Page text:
Ex-NSA contractor Edward Snowden said he tried more than 10 times to go through official channels to alert someone about government spying programs, but nobody listened.
According to The Washington Post, Snowden claimed in European Parliament testimony that he reported policy or legal issues about the NSA to more than 10 officials, but as a contractor he had no legal avenue to pursue the matter.
"As an employee of a private company rather than a direct employee of the U.S. government, I was not protected by U.S. whistle-blower laws, and I would not have been protected from retaliation and legal sanction for revealing classified information about lawbreaking in accordance with the recommended process," Snowden said in his testimony.
Snowden was at the CIA before becoming an NSA contractor. He was working for Booz Allen Hamilton at an NSA facility in Hawaii when he leaked information about the NSA spying programs to the press, The Washington Post reported.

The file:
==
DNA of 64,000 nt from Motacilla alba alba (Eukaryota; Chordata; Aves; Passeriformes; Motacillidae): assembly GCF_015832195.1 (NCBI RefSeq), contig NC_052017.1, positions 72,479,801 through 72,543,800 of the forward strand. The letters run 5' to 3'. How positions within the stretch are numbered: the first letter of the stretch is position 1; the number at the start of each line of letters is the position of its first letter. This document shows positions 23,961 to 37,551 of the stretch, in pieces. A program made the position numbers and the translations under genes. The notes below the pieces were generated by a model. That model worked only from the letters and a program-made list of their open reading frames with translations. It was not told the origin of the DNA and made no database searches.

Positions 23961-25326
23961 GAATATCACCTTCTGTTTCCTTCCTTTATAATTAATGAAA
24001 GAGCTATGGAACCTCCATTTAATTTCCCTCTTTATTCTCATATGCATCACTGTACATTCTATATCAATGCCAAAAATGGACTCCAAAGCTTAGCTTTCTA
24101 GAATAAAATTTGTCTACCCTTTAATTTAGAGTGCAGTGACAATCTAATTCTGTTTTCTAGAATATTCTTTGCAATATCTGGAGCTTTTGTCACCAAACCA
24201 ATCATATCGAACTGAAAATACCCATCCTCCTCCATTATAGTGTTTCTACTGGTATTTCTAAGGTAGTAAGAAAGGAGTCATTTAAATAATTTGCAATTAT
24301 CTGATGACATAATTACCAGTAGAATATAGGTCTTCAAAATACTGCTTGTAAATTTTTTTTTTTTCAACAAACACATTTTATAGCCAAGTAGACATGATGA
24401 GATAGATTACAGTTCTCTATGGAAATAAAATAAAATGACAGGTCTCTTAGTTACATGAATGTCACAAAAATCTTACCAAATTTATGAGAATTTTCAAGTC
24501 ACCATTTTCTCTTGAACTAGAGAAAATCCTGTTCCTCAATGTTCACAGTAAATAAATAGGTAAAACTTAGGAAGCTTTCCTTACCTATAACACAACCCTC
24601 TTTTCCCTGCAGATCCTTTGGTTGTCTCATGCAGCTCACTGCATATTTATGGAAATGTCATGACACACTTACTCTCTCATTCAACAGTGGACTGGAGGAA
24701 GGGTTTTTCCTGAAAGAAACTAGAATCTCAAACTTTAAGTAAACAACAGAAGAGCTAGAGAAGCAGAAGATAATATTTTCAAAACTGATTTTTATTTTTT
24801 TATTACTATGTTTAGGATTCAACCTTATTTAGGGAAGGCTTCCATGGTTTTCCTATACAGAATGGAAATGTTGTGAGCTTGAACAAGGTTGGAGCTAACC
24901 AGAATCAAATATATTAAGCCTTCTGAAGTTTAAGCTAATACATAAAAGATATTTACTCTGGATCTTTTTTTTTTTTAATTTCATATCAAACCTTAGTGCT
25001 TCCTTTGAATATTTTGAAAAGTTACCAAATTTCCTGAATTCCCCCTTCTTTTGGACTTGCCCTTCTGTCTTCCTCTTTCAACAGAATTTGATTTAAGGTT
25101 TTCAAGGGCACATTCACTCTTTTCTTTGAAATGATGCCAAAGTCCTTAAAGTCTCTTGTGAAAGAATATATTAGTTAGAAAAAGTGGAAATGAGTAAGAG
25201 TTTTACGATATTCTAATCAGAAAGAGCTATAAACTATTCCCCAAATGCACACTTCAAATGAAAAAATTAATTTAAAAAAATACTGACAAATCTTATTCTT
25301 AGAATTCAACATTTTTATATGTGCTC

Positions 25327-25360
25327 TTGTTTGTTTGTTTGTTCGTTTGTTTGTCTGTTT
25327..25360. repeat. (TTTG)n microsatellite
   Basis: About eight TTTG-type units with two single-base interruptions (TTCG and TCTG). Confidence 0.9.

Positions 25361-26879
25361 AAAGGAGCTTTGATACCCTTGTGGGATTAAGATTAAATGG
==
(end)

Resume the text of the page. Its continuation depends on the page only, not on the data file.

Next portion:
Snowden described the reactions he received when telling his coworkers his concerns.
"The first were well-meaning but hushed warnings not to 'rock the boat,' for fear of the sort of retaliation that befell former NSA whistle-blowers like Wiebe, Binney, and Drake," he said, according to the Post, adding that the other responses were suggestions that he, "let the issue be someone else's problem."
Snowden testified, "there was a unanimous desire to avoid being associated with such a complaint in any form."
The NSA disputes his account, previously telling The Washington Post that, "after extensive investigation, including interviews with his former NSA supervisors and co-workers, we have not found any evidence to support Mr. Snowden’s contention that he brought these matters to anyone’s attention.”